In an effort to balance and sustain enlisted manpower levels, the Air Force is announcing retraining opportunities for select, eligible Non-commissioned Officers.
In a story released earlier this month, the Air Force said Airmen must be on a second or subsequent enlistment, be a staff sergeant (or staff sergeant-select) through master sergeant, and have a minimum five-skill level in their control AFSC (or a three skill level for those AFSCs where a five-level does not exist). Additionally, staff sergeants must have less than 12 years in service and technical and master sergeants no more than 16 years of active service as of Sept. 30.
The effort is to fill jobs that are at high risk of attrition and specialties that are currently undermanned. These positions will be filled with eligible NCOs from career fields in an overage or career fields that are mostly balanced and where the Air Force feels the risk is worth the reward.
Brig. Gen. Brian Kelly, director of military force management policy, said in a statement, “We continue to grow the force and are maximizing our accessions. As a result, training seats are at a premium and most [Air Force Specialty Codes] are at or near max capacity,” according to the Air Force Times.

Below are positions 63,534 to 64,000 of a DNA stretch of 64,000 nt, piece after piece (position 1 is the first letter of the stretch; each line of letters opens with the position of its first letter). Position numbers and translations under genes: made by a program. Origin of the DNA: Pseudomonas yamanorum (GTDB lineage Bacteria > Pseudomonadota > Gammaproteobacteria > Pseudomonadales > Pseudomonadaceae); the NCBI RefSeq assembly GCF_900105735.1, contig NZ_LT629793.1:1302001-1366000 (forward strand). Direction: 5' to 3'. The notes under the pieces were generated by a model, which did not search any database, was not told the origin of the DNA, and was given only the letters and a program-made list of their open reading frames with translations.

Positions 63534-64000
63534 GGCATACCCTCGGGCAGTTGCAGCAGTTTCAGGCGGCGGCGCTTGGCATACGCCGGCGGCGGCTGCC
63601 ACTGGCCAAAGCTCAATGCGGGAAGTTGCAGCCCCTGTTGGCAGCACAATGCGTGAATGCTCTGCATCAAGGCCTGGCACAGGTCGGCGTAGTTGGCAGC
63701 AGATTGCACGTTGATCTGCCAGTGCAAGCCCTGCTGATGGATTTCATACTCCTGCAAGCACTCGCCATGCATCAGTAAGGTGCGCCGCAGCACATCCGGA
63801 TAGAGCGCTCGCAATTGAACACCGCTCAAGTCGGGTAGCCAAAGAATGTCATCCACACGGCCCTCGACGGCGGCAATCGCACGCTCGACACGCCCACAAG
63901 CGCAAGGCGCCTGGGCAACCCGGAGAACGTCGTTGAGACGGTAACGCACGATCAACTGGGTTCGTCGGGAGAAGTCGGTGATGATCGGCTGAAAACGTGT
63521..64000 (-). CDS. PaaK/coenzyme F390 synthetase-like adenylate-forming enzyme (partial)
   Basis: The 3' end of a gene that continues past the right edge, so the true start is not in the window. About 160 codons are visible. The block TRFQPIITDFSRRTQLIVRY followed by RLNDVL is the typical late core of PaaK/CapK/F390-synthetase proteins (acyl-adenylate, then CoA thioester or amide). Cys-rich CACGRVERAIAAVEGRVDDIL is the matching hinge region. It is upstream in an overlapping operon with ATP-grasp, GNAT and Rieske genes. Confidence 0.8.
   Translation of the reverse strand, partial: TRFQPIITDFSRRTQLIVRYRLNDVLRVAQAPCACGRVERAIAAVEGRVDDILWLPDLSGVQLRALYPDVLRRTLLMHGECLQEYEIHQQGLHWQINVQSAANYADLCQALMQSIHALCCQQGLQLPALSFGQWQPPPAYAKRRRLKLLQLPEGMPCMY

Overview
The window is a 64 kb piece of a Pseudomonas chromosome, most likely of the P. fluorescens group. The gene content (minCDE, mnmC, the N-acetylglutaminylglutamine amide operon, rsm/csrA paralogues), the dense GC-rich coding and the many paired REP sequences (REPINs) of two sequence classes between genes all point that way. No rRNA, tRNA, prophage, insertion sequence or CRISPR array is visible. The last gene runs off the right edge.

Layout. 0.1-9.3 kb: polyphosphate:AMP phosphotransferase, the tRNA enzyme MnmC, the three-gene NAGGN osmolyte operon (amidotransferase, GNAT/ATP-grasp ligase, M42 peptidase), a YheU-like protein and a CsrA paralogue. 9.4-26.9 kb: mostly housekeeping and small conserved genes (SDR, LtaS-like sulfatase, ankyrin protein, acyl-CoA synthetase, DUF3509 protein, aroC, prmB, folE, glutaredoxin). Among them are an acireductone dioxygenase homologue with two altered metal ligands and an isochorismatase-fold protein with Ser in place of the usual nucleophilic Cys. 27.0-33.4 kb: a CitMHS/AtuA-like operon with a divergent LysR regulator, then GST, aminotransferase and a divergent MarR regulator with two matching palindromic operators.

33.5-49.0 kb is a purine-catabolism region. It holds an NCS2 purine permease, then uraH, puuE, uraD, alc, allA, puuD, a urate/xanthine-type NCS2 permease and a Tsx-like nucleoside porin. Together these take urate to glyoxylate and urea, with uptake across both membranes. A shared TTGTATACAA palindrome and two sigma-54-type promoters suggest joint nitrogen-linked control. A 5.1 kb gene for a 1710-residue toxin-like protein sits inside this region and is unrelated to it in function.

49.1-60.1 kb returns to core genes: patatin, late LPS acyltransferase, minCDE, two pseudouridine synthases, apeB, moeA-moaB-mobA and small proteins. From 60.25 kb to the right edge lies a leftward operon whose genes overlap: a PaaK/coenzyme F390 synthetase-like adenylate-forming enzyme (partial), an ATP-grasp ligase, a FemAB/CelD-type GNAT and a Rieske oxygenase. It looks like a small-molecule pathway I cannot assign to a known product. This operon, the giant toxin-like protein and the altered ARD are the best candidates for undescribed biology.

Kelly added the Air Force has synchronized its retraining process with broad reenlistment bonuses and high year tenure extensions resulting in improved retention.
Officials aren’t releasing exact requirements, and say the numbers change on a daily basis. However, they are citing cyber operations, paralegal, education and training, as well as some medical and civil engineering specialties as career fields generally having the largest number of retraining-in opportunities.
For retraining hopefuls, the Air Force has established the Air Force Work Interest Navigator tool. Introduced this year for NCOs, AF-WIN, located on the retraining page via myPers, helps Airmen identify potential career field openings by answering a series of questions regarding functional communities, job context and work activities. According to the Air Force, the enlisted retraining advisory on myPers is updated in real time, and assists Airmen by identifying shortage career fields with retraining-in quotas by grade. Standard retraining eligibility and AFSC entry requirements apply for all retraining applicants.
According to Master Sgt. Kristie Reece, Air Force Personnel Center Enlisted Skills Management Branch superintendent, the AF-WIN tool creates a customized job interest report from the member’s responses and compares individual interests to all entry-level AFSCs.
“You will still want to visit the enlisted retraining advisory, however, because AF-WIN does not tell you if that career field is available or whether you are eligible,” she said.
If an Airman as questions, the Air Force has built in technology to assist in real time.
A live chat feature is also available for hopefuls on the “NCORP Phase I and II” Web page. To chat live with a Total Force Service Center representative, go to the page and allow roughly 30 to 60 seconds for a representative to come online.
According to the Air Force, more information about Air Force personnel programs and retraining opportunities can be found at: https://mypers.af.mil.
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